Several authors have reported different problems that compromise the serviceability of facial prostheses made of a combination of PMMA and silicone.4,20 These include degradation of the silicone properties, delamination of silicone from the PMMA base, reduced marginal integrity of the facial prosthesis, resulting in open margins, and poor simulation of facial expressions due to the rigidity and heavy-weight of the PMMA base.4,20 Increased bulk of the PMMA framework was always a worry for the prosthodontists. There has been increased interest in using a fiber-reinforced composite as a dental and medical biomaterial for the fabrication of a facial prosthesis framework which would be light-in-weight.3 This requires more sophisticated techniques and expensive materials than PMMA. This article describes a technique to make a light-weight PMMA substructure by making it hollow. The light-weight facial prosthesis facilitates better retention with magnets. The problems of delamination of silicone from PMMA base can be easily overcome by bonding the processed silicone to an underlying substructure with medical adhesive type A under vacuum as described by Lemon et al.10 This technique is advantageous as there is no need to fabricate the whole prosthesis again in case of discoloration or damage of the silicone layer because the outer silicone layer can be removed and re-packed with the new silicone on the PMMA substructure if the mold is preserved.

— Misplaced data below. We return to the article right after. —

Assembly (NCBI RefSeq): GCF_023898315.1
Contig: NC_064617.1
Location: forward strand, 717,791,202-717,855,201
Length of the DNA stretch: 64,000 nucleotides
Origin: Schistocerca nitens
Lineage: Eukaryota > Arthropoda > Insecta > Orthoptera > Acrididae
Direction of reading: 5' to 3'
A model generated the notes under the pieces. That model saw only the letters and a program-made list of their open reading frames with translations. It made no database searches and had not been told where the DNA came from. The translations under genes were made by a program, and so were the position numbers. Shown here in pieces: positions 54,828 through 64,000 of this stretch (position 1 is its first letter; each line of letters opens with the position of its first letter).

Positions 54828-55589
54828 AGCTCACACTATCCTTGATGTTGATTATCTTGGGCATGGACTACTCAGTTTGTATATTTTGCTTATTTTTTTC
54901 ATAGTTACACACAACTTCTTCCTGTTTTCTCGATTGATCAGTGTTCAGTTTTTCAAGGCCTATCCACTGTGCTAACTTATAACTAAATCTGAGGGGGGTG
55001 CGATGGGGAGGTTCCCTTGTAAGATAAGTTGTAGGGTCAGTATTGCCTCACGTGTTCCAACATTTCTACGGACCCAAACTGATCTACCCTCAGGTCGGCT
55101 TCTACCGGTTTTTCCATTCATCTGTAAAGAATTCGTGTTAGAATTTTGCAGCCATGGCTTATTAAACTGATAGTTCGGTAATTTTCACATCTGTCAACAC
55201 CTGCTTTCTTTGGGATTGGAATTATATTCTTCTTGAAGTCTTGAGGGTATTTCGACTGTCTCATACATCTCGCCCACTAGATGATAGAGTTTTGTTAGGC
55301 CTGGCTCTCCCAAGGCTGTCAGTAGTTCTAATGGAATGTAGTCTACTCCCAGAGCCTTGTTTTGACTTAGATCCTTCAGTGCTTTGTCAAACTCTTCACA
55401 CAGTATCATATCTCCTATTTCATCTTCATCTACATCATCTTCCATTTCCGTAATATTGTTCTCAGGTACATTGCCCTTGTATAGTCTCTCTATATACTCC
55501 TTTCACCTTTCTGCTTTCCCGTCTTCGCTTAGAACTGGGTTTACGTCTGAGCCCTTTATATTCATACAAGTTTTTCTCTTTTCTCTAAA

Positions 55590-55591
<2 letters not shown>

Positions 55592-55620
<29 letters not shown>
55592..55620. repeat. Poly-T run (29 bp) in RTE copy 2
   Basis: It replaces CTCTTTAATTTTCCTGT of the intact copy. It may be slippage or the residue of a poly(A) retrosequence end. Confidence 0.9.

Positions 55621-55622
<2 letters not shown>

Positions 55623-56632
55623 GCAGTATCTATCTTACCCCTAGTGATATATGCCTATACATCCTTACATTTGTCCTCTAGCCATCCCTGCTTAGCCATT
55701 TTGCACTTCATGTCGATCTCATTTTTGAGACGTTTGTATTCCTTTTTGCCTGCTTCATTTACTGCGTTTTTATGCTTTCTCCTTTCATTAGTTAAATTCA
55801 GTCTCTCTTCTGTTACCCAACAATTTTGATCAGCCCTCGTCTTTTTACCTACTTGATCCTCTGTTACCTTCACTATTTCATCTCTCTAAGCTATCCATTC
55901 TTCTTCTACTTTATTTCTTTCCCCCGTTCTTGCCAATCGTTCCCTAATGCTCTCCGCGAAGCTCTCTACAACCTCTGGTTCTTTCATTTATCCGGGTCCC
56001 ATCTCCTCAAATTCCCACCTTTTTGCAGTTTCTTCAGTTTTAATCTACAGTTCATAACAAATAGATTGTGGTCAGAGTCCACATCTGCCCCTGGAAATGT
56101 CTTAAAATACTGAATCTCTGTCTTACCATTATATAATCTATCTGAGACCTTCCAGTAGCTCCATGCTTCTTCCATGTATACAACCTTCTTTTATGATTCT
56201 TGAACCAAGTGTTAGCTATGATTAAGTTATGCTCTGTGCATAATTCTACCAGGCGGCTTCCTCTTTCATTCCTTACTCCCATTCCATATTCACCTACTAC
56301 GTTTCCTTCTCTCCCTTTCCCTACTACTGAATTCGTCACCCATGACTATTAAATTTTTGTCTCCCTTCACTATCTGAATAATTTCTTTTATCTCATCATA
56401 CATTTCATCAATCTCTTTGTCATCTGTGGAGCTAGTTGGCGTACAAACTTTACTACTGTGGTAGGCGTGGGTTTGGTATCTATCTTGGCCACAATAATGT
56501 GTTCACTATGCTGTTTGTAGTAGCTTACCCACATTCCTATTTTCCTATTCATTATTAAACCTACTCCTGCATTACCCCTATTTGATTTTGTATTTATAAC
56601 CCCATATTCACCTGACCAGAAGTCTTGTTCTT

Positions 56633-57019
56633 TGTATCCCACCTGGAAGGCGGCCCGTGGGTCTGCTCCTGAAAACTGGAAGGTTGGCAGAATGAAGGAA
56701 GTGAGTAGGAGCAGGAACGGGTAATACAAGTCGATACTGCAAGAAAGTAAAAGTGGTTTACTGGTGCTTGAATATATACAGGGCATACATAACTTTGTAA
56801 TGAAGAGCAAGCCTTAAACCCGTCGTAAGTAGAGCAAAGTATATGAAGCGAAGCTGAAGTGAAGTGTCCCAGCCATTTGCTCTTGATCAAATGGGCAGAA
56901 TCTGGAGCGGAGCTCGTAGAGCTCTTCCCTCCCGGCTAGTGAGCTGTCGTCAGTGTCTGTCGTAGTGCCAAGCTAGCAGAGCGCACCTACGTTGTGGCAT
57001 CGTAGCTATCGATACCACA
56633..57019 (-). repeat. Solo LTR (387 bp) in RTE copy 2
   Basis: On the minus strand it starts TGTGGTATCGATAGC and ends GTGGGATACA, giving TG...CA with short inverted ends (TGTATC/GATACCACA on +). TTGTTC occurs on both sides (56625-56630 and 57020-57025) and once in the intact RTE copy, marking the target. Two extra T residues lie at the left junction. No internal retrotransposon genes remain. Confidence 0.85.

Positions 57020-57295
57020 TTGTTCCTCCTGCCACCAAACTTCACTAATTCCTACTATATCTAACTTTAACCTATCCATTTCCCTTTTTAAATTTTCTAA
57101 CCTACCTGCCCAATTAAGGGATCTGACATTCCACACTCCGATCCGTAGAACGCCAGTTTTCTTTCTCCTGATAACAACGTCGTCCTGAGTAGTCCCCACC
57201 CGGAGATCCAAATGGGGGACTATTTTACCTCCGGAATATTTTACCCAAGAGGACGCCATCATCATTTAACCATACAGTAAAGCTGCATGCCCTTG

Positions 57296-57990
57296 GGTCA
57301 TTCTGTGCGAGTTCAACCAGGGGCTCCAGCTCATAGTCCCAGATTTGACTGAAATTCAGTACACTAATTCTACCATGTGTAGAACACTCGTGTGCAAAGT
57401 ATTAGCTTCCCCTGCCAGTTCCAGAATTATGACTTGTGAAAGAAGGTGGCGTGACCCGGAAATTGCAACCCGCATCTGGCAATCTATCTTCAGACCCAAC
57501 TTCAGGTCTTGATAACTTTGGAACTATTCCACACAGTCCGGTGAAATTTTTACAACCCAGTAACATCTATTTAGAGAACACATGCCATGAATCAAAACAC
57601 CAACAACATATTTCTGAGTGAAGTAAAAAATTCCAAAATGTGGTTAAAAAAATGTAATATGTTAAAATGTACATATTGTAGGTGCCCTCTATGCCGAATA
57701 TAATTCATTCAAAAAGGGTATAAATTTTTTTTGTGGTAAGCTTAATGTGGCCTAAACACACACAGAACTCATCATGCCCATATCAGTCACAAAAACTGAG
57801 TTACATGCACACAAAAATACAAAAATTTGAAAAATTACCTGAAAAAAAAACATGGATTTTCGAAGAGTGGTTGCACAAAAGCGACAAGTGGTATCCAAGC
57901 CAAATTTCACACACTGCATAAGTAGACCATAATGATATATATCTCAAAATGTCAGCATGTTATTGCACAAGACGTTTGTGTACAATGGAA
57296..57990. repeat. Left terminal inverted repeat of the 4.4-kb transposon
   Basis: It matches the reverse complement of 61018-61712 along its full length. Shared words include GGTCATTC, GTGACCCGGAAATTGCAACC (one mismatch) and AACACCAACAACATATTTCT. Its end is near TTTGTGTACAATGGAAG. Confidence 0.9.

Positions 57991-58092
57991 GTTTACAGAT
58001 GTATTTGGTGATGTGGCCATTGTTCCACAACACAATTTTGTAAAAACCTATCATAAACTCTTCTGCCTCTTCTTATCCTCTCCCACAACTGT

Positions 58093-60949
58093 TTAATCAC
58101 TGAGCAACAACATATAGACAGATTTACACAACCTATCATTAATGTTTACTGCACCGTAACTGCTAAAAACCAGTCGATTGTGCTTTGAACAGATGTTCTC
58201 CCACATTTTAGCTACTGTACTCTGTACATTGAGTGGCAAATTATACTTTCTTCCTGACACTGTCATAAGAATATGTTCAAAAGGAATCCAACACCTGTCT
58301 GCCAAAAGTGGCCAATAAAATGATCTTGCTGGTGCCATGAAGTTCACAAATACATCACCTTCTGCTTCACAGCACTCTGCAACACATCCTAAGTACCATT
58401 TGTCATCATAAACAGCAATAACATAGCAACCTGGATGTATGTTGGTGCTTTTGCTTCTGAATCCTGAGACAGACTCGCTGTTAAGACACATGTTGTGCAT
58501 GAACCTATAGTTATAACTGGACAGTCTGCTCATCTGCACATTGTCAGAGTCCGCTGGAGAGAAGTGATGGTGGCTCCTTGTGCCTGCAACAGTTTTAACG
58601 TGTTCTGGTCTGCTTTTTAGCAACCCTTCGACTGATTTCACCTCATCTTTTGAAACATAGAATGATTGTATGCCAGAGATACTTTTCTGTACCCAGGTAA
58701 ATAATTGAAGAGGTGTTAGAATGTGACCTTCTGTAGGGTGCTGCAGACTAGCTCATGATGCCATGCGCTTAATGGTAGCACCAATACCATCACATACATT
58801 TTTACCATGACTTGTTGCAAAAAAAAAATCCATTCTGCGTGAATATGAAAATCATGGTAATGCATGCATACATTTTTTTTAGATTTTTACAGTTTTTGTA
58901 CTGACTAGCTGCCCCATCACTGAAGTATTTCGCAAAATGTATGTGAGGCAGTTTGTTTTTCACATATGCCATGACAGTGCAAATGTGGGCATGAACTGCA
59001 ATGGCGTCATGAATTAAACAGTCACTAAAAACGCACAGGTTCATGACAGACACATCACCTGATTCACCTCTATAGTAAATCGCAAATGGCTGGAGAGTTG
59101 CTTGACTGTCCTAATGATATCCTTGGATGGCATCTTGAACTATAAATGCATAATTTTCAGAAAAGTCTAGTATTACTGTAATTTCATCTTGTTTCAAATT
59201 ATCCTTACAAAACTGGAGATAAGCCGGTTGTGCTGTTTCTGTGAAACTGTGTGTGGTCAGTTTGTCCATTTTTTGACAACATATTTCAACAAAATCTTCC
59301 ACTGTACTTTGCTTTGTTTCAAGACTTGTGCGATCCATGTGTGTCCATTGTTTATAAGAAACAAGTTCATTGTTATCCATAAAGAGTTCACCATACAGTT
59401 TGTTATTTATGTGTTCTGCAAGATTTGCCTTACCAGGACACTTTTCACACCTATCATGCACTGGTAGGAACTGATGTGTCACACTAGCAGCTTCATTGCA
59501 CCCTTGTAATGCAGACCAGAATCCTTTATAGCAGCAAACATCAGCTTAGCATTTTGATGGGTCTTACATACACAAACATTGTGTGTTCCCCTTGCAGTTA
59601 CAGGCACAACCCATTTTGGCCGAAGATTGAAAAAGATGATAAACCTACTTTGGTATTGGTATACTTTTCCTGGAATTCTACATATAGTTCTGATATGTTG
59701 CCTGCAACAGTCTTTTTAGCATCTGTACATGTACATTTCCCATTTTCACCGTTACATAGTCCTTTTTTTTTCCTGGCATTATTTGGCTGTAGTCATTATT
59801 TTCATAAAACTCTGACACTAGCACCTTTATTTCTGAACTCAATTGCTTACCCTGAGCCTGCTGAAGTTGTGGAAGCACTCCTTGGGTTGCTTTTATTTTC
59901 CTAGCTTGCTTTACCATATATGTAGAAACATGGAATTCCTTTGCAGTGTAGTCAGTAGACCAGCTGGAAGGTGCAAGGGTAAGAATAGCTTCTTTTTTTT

Cast-metal framework was not planned and the Orthodontic wire clasps were used for retention of the intraoral prosthesis as recurrence of the lesion was suspected for initial 2-3 years. The cast-metal framework was avoided initially due to complex clinical as well as laboratory procedures. Though in this case report the cast metal framework was not utilized, it is mandatory to re-fabricate the intraoral prosthesis using cast metal framework once the cancer-recurrence is ruled out. The cast-metal framework improves retention, stability, support and bracing of the prosthesis and thus increases the longevity of both prosthesis as well as supporting tissues. Major disadvantage of 2-piece prosthesis is that the mobility of intraoral obturator can make facial prosthesis mobile especially during functions. We did not find clinically significant vertical mobility or sinking down of the prosthesis during functional movements due to light weight of the prosthesis and good extraoral bony support of the remaining orbital roof and zygoma. Durability of surface-coatings of the long-term magnets is a major concern; hence it is advised to use the magnets with strong surface coatings. Periodic recall appointments at the interval of 6 months are advisable for assessment of the prosthesis (retention, stability and support) and the supporting tissues.


Satisfactory functional and esthetic results are achievable in patients with a large lateral midfacial defect using a hollow PMMA substructure for silicone facial prosthesis. Retention of facial prosthesis can be satisfactorily achieved with the use of a pair of magnets provided the facial prosthesis is light in weight.


Author thanks Dr. Hirasankar Bhowmik (Lecturer, Department of Prosthodontics, Sinhagad Dental College and Hospital, Pune, Maharashtra, India) for his help in the treatment planning and Dr. Smita P. Patil (PG student, Department of Orthodontics, PMNM Dental College and Hospital, Bagalkot, Karnataka, India) for her help in the manuscript preparation.